For once, some good news – it’s possible for those entering the world of adulthood to satisfy their aesthetic needs without going broke. This is a golden age for original prints, which are both an affordable way to kick off an art collection, and an appropriate bridge between dorm-room posters and the kind of art – such as paintings and sculptures – that feels intimidating or even impossible, for cash-strapped millennials to consider buying today.
First, a lesson: You know that reproduction of van Gogh’s Starry Night that adorned the wall of your first apartment? That’s a poster, essentially a very high-quality photocopy. It differs from an original print, which an artist inks and hand pulls from a matrix – the surface, be it limestone, a block of wood or a metal plate, on which the artist creates her image.
Original prints are perhaps the perfect art form for twenty- and thirtysomethings who grew up in a world steeped in digital culture and the fusion of the commercial and aesthetic realms. This is a generation that can look at a beautiful website design as art. And as with vinyl records, the originally intended purpose of promotional posters has been undercut by digital technology. People are more likely today to discover a new band, product or event online; as a result, the aesthetic value of a poster – its actual, physical on-paper existence – becomes more important than its function.
Printmaking has been around in some form for centuries, but people still mistake original prints for reproductions. “There’s such confusion in the public’s mind,” says Newfoundland-based printmaker Christine Koch. “Often when people think of prints, they’re talking about reproductions.” Printmakers usually produce several editions of each image they make. Each edition is an original work of art, but the fact that more than one person can own the same image helps keep the price of a print lower than that of a painting or sculpture.
Astrid Ho, the print sales and archive manager at Toronto’s Open Studio, a non-profit, artist-run print studio and gallery, calls original prints “affordable yet collectable.” At Open Studio, where you can buy works from more than 100 artists, prints sell from $50 for a small lithograph by Theresa Morin to $3,000 for a unique mixed-media print by Libby Hague, a range that accommodates a whole host of budgets. Ho says her clients are a mix of individuals and corporations such as BMO or National Bank.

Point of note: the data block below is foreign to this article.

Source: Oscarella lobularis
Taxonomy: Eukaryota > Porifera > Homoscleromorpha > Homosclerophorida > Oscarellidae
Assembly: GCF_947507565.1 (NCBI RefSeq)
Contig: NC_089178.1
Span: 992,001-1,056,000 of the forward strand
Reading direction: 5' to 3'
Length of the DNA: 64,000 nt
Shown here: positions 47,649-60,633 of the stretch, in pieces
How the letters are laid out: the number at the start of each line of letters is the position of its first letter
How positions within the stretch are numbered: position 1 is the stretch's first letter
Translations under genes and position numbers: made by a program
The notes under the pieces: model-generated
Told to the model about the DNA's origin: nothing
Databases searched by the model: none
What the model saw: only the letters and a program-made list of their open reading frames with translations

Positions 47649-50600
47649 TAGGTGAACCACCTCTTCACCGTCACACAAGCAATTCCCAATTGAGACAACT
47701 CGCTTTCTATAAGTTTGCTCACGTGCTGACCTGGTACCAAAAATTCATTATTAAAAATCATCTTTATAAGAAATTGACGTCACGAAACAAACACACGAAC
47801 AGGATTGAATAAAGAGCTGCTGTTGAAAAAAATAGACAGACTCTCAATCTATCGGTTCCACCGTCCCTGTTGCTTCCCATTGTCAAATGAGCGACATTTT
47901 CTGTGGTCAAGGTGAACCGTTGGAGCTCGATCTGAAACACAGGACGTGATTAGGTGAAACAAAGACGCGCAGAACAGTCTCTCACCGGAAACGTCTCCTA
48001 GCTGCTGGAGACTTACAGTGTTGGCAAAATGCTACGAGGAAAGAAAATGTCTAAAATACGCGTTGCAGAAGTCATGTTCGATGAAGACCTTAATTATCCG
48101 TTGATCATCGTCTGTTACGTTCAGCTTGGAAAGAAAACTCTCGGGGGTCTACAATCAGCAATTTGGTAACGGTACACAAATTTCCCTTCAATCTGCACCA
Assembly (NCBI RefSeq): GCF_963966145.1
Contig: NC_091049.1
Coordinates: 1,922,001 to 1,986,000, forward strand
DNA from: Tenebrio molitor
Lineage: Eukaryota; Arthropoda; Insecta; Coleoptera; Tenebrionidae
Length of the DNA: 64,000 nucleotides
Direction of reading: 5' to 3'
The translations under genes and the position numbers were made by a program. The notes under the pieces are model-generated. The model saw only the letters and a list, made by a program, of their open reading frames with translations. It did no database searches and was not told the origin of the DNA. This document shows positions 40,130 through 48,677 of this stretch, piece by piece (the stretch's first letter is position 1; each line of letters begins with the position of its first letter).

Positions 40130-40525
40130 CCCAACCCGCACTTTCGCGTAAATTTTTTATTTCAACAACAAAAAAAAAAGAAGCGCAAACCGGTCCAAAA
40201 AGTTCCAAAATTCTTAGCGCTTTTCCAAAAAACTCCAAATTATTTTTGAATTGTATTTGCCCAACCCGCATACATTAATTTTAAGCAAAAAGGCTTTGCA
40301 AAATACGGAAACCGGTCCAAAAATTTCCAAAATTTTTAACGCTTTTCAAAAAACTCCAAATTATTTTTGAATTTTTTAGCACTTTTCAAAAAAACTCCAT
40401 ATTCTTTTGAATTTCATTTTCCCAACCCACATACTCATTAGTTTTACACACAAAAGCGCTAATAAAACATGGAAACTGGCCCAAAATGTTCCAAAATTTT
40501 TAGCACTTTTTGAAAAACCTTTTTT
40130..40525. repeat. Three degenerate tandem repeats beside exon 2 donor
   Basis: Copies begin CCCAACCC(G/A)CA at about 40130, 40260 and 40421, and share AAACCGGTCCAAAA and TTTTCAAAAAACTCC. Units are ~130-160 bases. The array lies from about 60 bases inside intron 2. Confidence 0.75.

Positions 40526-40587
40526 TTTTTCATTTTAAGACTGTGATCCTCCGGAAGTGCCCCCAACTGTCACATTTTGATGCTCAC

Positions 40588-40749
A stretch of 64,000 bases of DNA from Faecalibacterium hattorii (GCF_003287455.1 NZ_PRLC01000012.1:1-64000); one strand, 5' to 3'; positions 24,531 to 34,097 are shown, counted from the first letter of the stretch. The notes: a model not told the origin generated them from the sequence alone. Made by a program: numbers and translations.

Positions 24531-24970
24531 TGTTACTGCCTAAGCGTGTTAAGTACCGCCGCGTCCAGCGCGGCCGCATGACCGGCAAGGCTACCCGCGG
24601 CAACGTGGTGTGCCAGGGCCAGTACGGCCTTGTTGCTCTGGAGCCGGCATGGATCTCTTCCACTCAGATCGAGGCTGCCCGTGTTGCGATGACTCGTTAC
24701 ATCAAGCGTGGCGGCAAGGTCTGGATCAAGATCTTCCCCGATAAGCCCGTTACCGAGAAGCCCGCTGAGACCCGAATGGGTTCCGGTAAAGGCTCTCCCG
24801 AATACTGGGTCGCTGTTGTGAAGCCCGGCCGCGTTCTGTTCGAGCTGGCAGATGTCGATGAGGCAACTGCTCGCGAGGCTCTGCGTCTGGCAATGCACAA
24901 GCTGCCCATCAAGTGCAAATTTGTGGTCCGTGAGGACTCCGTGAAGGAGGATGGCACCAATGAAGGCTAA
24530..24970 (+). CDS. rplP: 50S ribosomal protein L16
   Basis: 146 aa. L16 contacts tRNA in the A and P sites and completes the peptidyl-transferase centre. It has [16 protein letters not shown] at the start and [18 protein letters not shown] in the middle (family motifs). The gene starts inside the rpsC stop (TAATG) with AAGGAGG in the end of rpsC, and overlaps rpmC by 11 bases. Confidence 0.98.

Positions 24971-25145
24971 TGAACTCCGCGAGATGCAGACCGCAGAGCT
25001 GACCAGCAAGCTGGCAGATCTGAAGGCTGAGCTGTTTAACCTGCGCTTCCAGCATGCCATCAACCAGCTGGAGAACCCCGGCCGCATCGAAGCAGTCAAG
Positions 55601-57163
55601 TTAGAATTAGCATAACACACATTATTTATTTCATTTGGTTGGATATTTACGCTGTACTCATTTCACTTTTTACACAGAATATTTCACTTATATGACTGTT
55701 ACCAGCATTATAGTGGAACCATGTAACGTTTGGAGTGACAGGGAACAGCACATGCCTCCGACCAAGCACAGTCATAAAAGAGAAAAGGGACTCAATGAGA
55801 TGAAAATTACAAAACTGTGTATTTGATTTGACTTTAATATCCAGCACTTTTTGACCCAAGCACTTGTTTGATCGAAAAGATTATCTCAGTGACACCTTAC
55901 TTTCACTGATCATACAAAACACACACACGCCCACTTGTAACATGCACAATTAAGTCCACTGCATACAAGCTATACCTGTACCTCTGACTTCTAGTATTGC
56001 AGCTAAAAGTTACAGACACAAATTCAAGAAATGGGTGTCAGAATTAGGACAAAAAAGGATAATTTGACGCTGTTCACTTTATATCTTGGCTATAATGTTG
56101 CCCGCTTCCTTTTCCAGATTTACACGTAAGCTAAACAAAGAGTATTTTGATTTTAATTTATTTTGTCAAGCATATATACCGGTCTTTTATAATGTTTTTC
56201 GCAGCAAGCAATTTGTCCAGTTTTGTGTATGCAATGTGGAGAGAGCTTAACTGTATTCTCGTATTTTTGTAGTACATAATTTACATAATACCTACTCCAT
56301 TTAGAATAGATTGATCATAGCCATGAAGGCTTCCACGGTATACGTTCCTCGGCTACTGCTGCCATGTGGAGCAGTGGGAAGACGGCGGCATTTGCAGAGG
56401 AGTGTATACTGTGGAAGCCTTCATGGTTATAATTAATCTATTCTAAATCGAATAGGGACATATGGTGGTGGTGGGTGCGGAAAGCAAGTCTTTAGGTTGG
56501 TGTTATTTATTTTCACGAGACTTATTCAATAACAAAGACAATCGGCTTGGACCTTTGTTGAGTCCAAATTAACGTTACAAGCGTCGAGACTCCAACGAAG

The studio also attracts plenty of first-time buyers and new art collectors, and customers can pay in instalments.
Whatever your style, there is a printmaker out there creating work to suit it. Interested in big, bold, collaged prints? Try Faile, a Brooklyn-based duo that creates limited-run sets of large prints that riff on pop-culture iconography. Looking for a neon explosion of psychedelia? British artist Philip Huntington, a.k.a. Dogboy, is your man. Of course, there is no shortage of Canadian artists creating vibrant, challenging prints right on our home turf. Here are a few homegrown artists to spark your search.
Koch, an Edmonton native studied painting, drawing and sculpture at the University of Alberta before she agreed to take a one-year position curating a retrospective of St. Michael’s Printshop in St. John’s in the late 1980s and never left. The task inspired her to take a printmaking workshop, and she’s been creating hybrid works incorporating painting and printmaking ever since. Koch’s recent prints are large-scale landscape pieces, dark, moody works inspired by her visits to northern Labrador.
Location: St. John’s and Woody Point, Nfld.
Price range: $150-$1,000
Shogo Okada immigrated to Canada from Osaka, Japan, in 2011, and just a year later won first prize at Open Studio’s fifth annual National Printmaking Awards. Drawn to the creative freedom inherent in printmaking – artists can incorporate photographs, illustrations, and paint into their works – Okada often uses old cartoons such as Peanuts and Curious George as source material. “It’s like sampling or quoting in hip hop,” he explains. His simple yet playful use of colour and shape has made Okada an emerging artist on the Canadian printmaking scene.
Price range: $40-$600
Born in Yorkshire, in Northern England, Gillian Armitage got her art education in Britain and the United States before settling in Vancouver in 1974. She’s a mixed-media artist and her works vary in style: A recent trip to Japan resulted in a series of prints with clean lines and bold shapes, while other series feature tightly clustered patterns and vastly different colour palettes. Armitage, who also paints and sculpts, likes that printmaking “opens up all kinds of avenues for creativity that other media do not.”
Price range: $120-$1,000
Where to buy: malaspinaprintmakers.com
Story continues below advertisement